From Freeman Hrabowski and Elliot Hirshman
During this election season, we have heard many media reports about Maryland’s economy and the State budget. While we will not have information on the Governor’s proposed budget for next year until the start of the legislative session in January, we know this subject is on everyone’s mind, and we want to provide a brief update on budgeting and planning at UMBC.
First, we thank everyone for remaining prudent and conservative in spending. As we closed the books on FY 2010 this past July, most units maintained balanced budgets and modest reserves. Because there is a reasonable possibility of additional budget cuts later this academic year, we encourage continued attention to fiscal management. We are working with the vice presidents and deans to plan for and minimize the impact of any additional cuts, and we remain committed to our guiding principles of protecting academic programs and supporting people.
As we worked closely with vice presidents and deans to develop the current year (FY 2011) budget, we were determined to remain conservative and prepare for the possibility of additional budget reductions this year. We have implemented a number of revenue-generating and cost-reducing strategies designed to give us the flexibility to meet future challenges:
- Scholarship funding has been reduced by more than $1.2 million. As the result of recent positive national attention and our marketing efforts, this reduction did not affect our ability to attract outstanding students. In fact, overall enrollment is up modestly, and the average SAT of our freshman class has risen by 20 points.
- Through cooperative procurement and energy management practices, we have been able to reduce our utilities budget by nearly $1 million. We also set aside additional energy savings to cover a portion of the $4.2 million that the State recaptured from our fund balance at the end of FY 2010.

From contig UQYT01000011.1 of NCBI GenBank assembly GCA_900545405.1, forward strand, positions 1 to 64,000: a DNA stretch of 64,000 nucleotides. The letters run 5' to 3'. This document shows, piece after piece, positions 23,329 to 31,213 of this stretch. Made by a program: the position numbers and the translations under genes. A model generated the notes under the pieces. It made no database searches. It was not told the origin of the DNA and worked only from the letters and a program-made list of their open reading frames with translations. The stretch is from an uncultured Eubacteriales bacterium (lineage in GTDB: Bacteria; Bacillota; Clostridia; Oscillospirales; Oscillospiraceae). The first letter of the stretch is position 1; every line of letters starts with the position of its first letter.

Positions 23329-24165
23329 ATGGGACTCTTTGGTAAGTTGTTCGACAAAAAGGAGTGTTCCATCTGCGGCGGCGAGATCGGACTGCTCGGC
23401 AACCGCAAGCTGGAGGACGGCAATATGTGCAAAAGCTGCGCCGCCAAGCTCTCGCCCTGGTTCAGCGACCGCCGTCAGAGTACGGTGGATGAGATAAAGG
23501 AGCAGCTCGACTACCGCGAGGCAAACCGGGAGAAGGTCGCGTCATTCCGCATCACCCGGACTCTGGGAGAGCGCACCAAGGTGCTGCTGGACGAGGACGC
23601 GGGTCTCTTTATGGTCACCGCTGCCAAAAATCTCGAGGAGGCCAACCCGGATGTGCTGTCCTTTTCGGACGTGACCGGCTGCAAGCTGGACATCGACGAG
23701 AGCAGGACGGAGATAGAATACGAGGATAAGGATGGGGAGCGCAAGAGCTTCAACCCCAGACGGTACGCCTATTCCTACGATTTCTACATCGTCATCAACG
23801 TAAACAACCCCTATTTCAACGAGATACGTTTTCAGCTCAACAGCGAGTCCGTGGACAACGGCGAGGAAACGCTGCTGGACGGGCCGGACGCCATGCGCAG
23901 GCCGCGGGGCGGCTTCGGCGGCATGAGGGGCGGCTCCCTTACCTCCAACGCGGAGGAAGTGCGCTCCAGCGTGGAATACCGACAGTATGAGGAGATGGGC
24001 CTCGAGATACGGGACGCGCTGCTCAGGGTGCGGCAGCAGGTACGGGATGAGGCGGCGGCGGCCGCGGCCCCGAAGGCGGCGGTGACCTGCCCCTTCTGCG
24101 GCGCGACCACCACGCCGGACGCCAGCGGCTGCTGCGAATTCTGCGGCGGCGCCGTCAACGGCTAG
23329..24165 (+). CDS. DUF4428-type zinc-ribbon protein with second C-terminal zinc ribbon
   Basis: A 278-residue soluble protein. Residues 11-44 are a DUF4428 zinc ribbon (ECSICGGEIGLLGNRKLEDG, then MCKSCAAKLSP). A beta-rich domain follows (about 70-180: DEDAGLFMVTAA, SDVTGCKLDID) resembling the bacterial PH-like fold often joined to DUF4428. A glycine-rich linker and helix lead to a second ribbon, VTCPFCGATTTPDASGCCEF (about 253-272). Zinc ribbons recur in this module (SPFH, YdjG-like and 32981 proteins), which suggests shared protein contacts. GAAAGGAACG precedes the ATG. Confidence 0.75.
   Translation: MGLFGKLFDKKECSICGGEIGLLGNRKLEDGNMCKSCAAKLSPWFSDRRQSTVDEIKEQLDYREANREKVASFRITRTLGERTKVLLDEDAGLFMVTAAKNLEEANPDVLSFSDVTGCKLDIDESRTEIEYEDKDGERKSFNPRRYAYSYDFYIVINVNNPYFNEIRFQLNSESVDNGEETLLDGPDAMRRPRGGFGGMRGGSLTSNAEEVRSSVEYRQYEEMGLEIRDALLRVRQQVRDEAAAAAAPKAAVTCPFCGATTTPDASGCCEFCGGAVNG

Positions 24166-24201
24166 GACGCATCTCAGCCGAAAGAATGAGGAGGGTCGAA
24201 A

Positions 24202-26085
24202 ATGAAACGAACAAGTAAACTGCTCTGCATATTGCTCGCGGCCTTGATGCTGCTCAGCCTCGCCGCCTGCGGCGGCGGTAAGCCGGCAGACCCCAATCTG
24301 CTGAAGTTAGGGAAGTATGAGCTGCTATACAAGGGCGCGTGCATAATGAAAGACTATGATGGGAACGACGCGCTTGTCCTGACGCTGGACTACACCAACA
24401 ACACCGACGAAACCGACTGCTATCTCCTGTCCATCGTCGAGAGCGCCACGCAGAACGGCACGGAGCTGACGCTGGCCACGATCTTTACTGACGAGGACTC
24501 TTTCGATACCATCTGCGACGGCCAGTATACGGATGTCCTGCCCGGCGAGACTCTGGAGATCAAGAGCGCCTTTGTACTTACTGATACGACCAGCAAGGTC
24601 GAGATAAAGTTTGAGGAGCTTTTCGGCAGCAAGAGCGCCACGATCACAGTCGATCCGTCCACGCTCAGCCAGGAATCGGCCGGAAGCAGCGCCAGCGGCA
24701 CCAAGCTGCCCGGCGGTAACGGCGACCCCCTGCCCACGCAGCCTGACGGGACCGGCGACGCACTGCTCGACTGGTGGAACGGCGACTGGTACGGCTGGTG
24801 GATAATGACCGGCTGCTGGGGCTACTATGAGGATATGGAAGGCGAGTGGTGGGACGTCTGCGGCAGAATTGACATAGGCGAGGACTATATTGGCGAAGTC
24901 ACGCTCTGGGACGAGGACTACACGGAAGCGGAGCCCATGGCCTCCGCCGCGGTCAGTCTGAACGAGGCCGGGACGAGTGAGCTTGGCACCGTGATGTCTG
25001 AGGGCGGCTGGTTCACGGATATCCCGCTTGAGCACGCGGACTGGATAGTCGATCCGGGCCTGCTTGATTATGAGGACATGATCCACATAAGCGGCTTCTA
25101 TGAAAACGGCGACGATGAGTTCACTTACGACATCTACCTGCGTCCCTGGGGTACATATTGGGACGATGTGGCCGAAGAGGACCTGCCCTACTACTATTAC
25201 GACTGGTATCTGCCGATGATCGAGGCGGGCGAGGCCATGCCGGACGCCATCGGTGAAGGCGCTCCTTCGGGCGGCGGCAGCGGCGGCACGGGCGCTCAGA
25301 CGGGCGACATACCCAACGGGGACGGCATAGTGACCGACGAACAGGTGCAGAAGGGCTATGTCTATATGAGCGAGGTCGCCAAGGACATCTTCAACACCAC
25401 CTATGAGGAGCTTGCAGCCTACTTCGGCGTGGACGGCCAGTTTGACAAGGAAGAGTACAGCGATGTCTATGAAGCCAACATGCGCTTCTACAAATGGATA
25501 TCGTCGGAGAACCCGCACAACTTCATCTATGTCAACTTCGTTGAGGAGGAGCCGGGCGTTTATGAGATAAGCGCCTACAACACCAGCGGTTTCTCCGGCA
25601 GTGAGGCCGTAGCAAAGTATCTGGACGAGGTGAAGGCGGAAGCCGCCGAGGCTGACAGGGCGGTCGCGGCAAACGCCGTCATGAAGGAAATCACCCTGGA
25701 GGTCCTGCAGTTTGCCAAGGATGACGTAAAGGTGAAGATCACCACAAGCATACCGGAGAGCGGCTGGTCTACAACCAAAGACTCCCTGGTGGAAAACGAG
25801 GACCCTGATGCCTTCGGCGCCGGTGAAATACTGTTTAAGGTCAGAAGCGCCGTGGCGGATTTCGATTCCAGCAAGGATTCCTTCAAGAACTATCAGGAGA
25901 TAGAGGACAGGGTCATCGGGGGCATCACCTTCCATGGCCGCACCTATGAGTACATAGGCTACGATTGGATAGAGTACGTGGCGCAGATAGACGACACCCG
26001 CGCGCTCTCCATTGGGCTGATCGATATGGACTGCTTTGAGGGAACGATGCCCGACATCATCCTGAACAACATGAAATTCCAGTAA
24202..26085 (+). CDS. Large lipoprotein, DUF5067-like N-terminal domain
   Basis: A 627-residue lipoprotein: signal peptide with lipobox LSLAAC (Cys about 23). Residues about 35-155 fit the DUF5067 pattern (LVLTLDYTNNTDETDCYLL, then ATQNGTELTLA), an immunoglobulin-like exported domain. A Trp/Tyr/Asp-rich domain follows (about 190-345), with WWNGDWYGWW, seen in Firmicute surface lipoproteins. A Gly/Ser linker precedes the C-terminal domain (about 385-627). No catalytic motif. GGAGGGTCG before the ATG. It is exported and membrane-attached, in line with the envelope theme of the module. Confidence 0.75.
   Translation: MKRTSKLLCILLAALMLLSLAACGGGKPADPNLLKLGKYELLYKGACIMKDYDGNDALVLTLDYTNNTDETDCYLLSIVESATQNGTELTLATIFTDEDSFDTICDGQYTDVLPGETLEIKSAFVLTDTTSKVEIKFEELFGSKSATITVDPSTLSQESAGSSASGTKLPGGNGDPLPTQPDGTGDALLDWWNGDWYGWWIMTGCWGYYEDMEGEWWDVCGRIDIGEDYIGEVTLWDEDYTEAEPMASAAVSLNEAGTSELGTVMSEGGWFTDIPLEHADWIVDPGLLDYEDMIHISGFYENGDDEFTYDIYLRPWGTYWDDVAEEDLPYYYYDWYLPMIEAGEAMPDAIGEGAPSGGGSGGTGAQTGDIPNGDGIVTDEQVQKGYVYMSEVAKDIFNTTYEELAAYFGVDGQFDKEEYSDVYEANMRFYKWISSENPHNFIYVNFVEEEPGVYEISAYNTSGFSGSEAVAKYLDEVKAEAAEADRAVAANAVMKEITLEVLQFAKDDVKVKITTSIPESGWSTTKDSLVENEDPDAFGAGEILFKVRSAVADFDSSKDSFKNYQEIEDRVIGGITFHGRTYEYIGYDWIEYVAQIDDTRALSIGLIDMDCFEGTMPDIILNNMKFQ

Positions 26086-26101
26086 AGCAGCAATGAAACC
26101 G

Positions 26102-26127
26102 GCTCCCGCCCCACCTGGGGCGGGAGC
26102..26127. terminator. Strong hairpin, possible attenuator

- We have focused on expanding winter and summer session program offerings and enrollments, as well as our professional master’s programs.
- Through the work of special task forces with campus-wide representation, we are better managing cost pressures in the Library and in information technology.
- Individual departments have implemented innovative strategies to reduce costs and enhance revenues.
Through careful planning and as a result of modest enrollment gains, we also have been able to invest $1.8 million in new funds to support our campus priorities of Student Success, Infrastructure for Research and Creative Activity, Environment and Sustainability, and Campus Safety. These investments include support for new faculty positions and additional staff positions in response to enrollment growth and our growing research enterprise.
We are grateful to you—the members of the campus community—for your patience and support. We also acknowledge our colleagues in Human Resources and the Office of Training and Organizational Development for their leadership in creating the Wellness in the Workplace initiative, and for the program offerings designed to help faculty and staff experiencing professional and personal challenges in this economy.
We will continue to provide updates on our budget as information becomes available.